John Harris, associate professor of regional and city planning at the University of Oklahoma will speak about his work with Tribal Nations in Oklahoma and provide an introduction to Tribal/Indigenous planning more broadly.
Harris is a non-indigenous scholar of community development, drawn to the potential of planning as a tool of justice and decolonization. The activities and processes of regional and city planning, including land management and regulation, community visioning, resource protection and economic development; all have long been important for American Indian tribes in North America as a way of protecting and enhancing the local quality of life (Jojola 2000).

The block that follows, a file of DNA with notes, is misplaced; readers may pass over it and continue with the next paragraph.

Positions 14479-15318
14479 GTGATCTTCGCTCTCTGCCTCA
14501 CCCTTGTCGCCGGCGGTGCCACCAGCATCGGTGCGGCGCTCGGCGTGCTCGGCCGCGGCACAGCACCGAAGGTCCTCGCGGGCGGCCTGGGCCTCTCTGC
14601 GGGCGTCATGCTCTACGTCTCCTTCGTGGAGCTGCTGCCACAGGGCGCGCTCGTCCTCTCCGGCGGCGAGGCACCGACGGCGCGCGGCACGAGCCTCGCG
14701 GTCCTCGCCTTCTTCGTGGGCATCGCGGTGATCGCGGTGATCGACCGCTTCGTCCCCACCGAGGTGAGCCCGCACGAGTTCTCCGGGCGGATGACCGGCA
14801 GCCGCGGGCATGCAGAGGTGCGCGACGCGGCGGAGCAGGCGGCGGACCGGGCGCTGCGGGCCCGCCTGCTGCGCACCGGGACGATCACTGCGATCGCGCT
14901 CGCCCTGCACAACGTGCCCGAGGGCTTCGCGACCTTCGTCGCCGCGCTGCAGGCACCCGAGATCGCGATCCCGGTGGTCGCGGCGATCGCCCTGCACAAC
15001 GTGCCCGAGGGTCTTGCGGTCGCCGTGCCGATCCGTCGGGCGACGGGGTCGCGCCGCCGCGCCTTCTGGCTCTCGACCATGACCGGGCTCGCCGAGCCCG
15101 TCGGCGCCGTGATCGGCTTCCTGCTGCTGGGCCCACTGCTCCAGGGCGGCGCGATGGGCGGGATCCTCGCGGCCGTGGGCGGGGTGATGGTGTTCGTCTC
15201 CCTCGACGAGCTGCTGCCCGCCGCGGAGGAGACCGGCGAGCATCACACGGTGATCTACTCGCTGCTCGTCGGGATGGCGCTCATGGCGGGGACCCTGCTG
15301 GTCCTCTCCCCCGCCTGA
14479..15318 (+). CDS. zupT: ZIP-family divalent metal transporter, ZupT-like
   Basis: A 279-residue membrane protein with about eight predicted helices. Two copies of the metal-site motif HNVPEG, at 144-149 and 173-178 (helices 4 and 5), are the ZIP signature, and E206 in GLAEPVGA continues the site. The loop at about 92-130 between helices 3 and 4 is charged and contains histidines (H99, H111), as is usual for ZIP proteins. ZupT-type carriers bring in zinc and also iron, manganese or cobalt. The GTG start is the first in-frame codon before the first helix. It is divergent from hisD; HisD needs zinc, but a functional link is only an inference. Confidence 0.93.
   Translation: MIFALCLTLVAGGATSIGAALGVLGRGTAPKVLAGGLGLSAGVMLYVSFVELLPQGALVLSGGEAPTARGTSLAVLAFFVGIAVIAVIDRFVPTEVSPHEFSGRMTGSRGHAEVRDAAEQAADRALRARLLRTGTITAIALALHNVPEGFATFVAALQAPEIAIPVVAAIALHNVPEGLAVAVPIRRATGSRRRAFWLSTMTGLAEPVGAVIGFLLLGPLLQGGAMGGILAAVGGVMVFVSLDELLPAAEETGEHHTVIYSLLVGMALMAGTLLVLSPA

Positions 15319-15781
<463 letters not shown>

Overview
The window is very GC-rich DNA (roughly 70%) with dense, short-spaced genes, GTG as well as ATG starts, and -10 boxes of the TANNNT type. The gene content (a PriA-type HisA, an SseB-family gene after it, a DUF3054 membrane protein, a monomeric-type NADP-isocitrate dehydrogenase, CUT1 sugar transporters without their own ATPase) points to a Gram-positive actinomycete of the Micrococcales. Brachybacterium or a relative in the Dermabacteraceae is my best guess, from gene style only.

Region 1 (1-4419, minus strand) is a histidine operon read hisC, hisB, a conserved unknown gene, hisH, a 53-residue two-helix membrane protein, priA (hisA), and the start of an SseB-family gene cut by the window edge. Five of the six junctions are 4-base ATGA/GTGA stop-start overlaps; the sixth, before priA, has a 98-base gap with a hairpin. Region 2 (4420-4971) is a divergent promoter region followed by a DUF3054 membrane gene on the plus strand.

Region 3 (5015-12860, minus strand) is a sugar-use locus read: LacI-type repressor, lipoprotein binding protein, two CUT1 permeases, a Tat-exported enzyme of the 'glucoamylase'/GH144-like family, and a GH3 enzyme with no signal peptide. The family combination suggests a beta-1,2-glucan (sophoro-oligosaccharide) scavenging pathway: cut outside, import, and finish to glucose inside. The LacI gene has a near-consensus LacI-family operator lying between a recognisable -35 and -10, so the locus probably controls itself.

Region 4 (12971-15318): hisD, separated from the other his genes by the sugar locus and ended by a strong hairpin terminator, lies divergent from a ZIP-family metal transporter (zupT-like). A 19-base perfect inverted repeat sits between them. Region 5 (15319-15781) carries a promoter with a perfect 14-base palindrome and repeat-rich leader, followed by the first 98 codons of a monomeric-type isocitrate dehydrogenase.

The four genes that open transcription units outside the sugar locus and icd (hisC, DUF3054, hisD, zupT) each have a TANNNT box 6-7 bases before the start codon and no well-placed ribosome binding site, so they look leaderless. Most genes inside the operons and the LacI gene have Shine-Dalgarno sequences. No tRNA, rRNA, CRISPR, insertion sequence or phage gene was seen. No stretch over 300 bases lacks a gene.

However, Tribal planning on Tribal lands (often referred to as "Indian Country") is done in a different political, legal and social context, with a different set of constraints and opportunities than planning scenarios found in the dominant culture. Thus, Tribal planning has emerged as both a subset of the larger planning enterprise and as a tool to reassert sovereignty. In his presentation, Harris will discuss these broader concepts using examples from a climate change vulnerability study he worked on with five Nations in Oklahoma.